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Interviews / December 4, 2013

Miami by Air: An Interview with Bill Burns

For Miami fairs week, Canadian artist Bill Burns plans to fly banners with satirical pleas to international curators over South Beach; it's partly a comment, he says, on “a curious mixed economy in the art world.” For Miami fairs week, Canadian artist Bill Burns plans to fly banners with satirical pleas to international curators over South Beach; it's partly a comment, he says, on “a curious mixed economy in the art world.”

Canada promises to have an amusing (yet critical) presence at this week’s Miami fairs via Toronto artist Bill Burns. Over the past few years, Burns has produced drawings, postcards, sculptures, watercolours and digital mockups related to the art world’s ever-burgeoning power structures. In recent years, these works have included a proposal to affix a large sign reading “Hans Ulrich Obrist Priez Pour Nous” to the roof of Tate Modern and an installation in which the names of David Zwirner, Jeff Wall and others are carved into wooden logs. In Miami, Burns has hired an airplane to fly over South Beach with banners carrying messages like “Beatrix Ruf Protect Us” and “Adam Weinberg Remember Me.” Here, he tells us more about the project.

David Balzer: This air-banner project emerged from a digital mockup of a small plane trailing the message “Glenn Lowry Remember Me.” I’ve heard there are air banners that frequently fly over South Beach advertising various things, like drink specials…

Bill Burns: It’s my first time in Miami, but yes, I hear it’s a real culture of air banners.

DB: So there must have been something about this that triggered your choice to bring the mockup image to life in South Beach during the fairs.

BB: There could be other possibilities, I suppose, but Art Basel is the kingpin of a certain part of the art world and certainly the centre of commerce in a lot of art has moved to the fairs—from bricks-and-mortar galleries to more ephemeral settings. This aspect of the new economy intrigues me.

DB: There’s an irony to the project insofar as the banners are appealing to these power curators and power directors, but in the context of an art fair, there’s not a broad understanding of how these people fit in, or what they do.

BB: It’s true that curators over the last 200 years have been understood as taking on a kind of public-service role. They’re part of the public sector. Now there’s a curious mixed economy in the art world, where a curator’s job is often, at a fair, to cajole a collector into buying something for a museum—which I’m sure, for many, is not very pleasant. Artists, curators, collectors: we’re all part of a regime. I’m part of it as well. You are too.

DB: Do you know for certain that any of the figures to whom you are appealing on the banners will be present in Miami this year?

BB: I have no clue, actually. The fairs are very big events but they take a certain kind of personality to enjoy, like going shopping at Christmas.

DB: How hostile are you really towards the power elite of the art world? Is this project embittered? Sour grapes? Playful?

BB: All of the above. I also have a considerable respect for those people who are doing these public-service jobs. There’s a complexity to it and the economy we work in. All the people I’m appealing to I actually have genuine respect for, and I like the projects they’ve done in the past. We’re part of a larger discourse, and players in a larger set of economic relationships. Maybe I do have a bit of bitterness, but I try to bring out my Buddhist when I have setbacks. The banners, for me, are very much playing a role: they’re a narrative construction, the voice of a slightly naïve, embittered brown-noser.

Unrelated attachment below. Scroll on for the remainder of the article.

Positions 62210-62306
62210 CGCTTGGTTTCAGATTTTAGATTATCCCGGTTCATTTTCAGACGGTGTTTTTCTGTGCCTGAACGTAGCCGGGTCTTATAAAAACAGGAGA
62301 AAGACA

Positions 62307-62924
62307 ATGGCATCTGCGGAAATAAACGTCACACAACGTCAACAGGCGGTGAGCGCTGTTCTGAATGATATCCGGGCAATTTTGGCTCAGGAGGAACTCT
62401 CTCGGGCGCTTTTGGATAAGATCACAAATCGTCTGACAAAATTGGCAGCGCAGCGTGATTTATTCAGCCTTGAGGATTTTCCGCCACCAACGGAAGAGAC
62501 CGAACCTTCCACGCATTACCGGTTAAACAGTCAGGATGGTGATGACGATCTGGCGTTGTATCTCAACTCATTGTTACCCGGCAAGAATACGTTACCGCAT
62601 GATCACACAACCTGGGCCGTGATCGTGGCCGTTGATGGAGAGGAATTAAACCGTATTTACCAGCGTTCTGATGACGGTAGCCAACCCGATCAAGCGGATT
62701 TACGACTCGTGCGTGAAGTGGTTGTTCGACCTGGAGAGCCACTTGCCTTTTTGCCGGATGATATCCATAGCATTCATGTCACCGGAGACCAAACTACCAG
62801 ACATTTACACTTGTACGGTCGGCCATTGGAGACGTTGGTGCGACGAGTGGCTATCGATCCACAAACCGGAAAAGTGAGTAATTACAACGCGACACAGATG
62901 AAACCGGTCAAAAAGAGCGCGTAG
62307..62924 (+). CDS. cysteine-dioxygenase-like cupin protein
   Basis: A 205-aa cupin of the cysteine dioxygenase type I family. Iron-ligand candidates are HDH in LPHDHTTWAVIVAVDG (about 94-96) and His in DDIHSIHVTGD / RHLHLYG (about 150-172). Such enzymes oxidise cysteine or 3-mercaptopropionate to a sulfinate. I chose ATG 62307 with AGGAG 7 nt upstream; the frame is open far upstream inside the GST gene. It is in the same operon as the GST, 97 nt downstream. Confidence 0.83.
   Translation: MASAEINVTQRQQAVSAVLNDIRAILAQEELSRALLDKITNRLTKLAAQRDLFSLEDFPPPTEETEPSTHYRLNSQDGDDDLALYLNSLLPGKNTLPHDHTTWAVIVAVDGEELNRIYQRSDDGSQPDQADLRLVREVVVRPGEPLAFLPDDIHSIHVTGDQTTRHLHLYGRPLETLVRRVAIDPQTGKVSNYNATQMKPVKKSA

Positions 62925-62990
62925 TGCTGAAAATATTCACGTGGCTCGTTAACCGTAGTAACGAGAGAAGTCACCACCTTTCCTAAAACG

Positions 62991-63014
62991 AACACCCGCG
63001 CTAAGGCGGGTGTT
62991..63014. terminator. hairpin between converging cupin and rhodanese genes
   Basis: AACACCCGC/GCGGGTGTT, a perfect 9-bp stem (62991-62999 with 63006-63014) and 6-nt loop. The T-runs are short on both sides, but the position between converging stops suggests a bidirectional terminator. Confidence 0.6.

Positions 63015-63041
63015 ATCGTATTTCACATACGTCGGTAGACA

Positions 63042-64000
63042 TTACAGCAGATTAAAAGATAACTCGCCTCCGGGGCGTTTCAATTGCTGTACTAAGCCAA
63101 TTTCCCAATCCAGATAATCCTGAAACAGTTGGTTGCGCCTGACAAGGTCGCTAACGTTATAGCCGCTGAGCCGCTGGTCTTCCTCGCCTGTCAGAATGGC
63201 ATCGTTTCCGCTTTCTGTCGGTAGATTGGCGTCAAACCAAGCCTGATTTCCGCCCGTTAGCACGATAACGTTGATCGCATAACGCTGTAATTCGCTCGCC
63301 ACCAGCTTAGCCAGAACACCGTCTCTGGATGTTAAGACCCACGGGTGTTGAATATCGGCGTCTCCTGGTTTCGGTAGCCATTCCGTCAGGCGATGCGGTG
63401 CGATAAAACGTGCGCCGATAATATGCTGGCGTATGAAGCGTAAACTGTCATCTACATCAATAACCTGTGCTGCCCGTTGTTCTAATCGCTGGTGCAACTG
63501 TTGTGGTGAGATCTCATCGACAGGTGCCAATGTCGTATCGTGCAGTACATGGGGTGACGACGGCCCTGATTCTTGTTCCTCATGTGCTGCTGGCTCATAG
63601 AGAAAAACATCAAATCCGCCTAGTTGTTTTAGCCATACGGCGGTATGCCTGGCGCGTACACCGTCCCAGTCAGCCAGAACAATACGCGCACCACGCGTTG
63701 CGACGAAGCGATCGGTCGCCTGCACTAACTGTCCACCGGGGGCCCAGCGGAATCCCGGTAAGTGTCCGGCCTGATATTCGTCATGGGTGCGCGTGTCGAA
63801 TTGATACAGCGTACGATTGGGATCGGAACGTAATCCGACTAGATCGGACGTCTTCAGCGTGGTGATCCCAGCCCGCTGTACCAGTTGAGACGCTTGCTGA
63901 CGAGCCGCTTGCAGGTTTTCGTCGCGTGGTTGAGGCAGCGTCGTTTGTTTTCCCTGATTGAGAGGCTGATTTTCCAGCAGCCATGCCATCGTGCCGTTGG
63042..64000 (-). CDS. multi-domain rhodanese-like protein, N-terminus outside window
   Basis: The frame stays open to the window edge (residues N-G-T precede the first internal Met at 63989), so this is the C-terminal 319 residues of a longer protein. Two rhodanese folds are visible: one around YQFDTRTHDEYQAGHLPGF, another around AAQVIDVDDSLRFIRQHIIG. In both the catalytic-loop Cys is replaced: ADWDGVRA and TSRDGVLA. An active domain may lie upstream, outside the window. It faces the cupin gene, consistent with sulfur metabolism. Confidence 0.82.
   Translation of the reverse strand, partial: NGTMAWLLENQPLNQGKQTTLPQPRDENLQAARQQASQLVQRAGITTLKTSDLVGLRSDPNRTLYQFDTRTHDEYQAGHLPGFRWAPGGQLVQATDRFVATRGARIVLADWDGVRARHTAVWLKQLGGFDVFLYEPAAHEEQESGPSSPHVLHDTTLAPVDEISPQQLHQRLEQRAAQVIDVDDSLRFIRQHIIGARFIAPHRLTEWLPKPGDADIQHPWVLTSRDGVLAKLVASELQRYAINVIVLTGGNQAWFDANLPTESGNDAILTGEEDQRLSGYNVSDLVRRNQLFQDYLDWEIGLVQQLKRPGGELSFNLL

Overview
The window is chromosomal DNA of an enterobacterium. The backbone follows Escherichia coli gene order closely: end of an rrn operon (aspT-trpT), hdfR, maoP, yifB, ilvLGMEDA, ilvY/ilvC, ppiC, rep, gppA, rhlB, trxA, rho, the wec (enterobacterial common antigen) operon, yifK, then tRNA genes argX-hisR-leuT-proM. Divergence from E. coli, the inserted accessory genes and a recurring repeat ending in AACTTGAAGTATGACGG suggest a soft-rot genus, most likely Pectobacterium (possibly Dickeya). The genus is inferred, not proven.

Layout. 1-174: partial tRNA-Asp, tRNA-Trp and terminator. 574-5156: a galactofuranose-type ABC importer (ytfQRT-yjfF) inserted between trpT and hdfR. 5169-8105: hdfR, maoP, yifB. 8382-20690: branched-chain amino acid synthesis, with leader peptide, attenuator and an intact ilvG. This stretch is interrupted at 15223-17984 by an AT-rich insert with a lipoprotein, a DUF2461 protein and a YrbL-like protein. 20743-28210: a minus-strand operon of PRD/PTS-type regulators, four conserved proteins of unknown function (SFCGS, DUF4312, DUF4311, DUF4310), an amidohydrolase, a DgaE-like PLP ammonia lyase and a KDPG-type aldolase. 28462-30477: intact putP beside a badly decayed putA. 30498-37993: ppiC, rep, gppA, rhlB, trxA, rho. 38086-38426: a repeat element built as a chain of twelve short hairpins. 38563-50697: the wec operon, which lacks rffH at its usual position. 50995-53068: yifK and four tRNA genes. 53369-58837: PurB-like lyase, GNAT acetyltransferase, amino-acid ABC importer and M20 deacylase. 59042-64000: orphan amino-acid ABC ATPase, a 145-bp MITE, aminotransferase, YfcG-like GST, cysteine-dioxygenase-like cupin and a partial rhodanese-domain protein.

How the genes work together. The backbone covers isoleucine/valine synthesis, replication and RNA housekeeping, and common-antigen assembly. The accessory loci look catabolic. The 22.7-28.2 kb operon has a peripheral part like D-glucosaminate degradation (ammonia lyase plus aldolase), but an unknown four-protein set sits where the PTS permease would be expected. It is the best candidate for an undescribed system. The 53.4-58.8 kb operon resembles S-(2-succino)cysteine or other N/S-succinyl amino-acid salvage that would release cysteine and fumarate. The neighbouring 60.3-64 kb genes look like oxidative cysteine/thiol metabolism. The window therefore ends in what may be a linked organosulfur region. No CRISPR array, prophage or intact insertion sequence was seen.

DB: In making these names monumental, are you commenting on how curators have become brand names in the art world, arguably to a disproportionate extent? Does this concern you?

BB: Yes, it does concern me, but I think branding is a factor for all of us at this point. Artists have this issue; I wouldn’t want to point fingers. My role as an artist is often trying to get the attention of curators. All of our roles collapse into a kind of miasma of late capitalism. It’s a function of discourse rather than individual careerism. That said, there are always people who have more drive and ambition, and even luck, than others.

DB: I’m curious to know how you’re funding this. Your dealer Michael Klein, of MKG127, will be in Miami, but this is an artwork that can’t be purchased—at least not at the fairs.

BB: Michael doesn’t have a booth, but I’ll have some postcards at the booth of Katharine Mulherin, and at that of Mendes Wood from São Paulo. The postcards are connected to this project.

I have some champions who’ve helped me. Two of them are collectors who are family members. A group of Toronto arts supporters is also co-financing the project. And then Michael Klein has kindly offered the chesterfield at his parents’ condo in Fort Lauderdale. That’s typical of how I fund projects—putting together a consortium of interested parties. I’m very grateful for this. It’s one of the ironies of being critical of capitalist art production: nothing really feels better than selling! I get to think about my place in the world, and how that works.

Bill Burns’s air banners are scheduled to fly over South Beach in Miami between 3 p.m. and 4 p.m. on December 4, 5, 6 and 7. Watch our site for more Miami fairs coverage by Canadian Art associate editor David Balzer in the coming week.


David Balzer

David Balzer is the author of two books, Curationism: How Curating Took Over the Art World and Everything Else, winner of ICA London's 2015 Book of the Year, and the short-fiction collection Contrivances. He has written about art and culture for the Globe and Mail, the GuardianFrieze, Artforum, The Believer and others, and from 2016 to 2019 was editor-in-chief and co-publisher of Canadian Art.